When you get right down to it, there isn’t much a president can do to affect the economy in a government that is both divided by design and, as in our current situation, politically.
It ultimately boils down to “optics,” which is political jargon for how something looks to the average citizen—for example, giving a ballyhooed speech in hopes that prospective 2012 voters will come away with the impression that the president actually has his hands on the controls of commerce and is playing them like the stops of a pipe organ.
His only tools—or weapons, if you wish⎯are cajolery and shame. Judging by recent events in Congress with the debt ceiling debacle, cajolery is out as far as Republicans in the House are concerned. They will not countenance anything that might help burnish President Obama’s image with the public, even if it happens to be best for the country.
This leaves shame, which is also tricky because it is a concept that is foreign to many on the far right (“You lie!”). What the president can do, though, is to propose a jobs program that is so sweeping, so grandiose, and so packed with tax cut goodies that the public will be persuaded of its effectiveness if it’s given a chance, and Republicans will be exposed as the obstructionists they are for turning down something they mostly agree with. If the average voter can be convinced that right-wing orthodoxy is the one thing standing between him or her and getting a job, then Obama has a chance.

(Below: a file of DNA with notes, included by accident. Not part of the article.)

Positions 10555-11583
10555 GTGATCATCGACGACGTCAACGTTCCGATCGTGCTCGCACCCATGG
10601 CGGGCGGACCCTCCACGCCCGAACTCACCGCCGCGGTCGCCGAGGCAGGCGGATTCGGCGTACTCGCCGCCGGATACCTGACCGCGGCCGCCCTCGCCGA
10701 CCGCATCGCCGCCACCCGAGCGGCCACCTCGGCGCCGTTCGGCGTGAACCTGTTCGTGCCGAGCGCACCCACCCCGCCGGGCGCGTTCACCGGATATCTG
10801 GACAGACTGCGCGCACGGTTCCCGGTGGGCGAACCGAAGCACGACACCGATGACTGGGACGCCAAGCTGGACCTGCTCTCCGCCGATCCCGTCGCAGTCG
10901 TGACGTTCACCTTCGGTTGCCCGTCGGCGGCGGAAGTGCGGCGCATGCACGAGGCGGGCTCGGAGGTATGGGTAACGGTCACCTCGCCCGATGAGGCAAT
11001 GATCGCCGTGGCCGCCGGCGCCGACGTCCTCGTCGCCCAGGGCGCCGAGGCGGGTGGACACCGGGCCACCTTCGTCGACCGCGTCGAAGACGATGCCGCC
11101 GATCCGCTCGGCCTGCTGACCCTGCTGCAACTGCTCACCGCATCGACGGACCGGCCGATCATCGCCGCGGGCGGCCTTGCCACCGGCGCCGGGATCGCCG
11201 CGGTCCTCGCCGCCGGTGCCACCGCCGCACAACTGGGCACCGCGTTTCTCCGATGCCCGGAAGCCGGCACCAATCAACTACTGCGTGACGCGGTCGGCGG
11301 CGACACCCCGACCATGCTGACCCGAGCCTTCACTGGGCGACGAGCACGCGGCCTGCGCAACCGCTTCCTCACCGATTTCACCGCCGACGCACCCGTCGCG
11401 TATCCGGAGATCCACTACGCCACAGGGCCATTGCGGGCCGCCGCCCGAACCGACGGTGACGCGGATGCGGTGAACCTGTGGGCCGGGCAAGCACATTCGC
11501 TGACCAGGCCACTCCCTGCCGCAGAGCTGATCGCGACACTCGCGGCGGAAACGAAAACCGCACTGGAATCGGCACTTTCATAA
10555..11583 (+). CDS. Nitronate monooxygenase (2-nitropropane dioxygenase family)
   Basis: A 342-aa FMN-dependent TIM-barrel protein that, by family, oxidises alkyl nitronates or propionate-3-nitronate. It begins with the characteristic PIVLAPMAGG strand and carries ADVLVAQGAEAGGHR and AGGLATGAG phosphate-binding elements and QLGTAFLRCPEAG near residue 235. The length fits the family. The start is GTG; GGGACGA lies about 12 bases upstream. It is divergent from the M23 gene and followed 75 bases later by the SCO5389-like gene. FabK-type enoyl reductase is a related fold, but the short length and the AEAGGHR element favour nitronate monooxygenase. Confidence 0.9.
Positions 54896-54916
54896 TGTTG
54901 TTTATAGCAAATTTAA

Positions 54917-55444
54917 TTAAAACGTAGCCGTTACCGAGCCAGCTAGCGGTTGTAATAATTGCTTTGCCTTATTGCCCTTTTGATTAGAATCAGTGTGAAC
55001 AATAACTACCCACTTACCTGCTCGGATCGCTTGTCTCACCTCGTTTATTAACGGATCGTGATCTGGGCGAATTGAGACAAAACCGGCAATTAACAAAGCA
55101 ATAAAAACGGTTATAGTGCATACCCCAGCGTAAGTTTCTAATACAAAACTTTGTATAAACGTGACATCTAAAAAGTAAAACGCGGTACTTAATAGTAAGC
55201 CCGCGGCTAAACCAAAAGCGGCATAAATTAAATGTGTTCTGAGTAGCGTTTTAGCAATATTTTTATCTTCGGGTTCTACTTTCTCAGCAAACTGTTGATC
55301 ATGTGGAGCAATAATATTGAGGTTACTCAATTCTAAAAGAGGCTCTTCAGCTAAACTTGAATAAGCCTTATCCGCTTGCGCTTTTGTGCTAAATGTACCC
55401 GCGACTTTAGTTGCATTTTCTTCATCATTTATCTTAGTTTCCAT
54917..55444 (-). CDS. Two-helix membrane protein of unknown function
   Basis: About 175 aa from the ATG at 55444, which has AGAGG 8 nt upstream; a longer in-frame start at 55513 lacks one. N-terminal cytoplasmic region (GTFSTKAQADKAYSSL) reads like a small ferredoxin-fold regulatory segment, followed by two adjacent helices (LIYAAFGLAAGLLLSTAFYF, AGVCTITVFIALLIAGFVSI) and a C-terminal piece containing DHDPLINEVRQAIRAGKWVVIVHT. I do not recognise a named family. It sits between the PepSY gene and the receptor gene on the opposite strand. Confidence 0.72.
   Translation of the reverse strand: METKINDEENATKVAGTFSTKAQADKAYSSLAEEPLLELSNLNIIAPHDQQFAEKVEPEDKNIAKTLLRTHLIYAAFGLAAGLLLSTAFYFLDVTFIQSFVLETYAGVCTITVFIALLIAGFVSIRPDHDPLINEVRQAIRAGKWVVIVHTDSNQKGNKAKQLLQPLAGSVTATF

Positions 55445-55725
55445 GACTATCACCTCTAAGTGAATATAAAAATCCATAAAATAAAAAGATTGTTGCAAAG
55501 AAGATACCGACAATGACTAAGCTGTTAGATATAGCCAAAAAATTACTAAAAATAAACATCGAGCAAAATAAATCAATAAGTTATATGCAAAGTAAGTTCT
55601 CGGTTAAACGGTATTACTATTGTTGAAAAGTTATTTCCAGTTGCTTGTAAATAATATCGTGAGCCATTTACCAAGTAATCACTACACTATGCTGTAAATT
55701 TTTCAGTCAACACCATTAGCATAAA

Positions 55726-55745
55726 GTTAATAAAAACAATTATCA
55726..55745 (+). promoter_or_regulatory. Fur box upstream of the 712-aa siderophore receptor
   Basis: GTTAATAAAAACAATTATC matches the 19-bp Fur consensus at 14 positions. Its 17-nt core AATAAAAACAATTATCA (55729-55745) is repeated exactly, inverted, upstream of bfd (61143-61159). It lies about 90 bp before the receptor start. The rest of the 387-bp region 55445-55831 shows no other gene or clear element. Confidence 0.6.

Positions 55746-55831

Success and final passage will then rely on the post-speech sales pitch to the American people, which is something we know Obama is good at, otherwise he wouldn’t be working this thankless, dead-end job in the first place.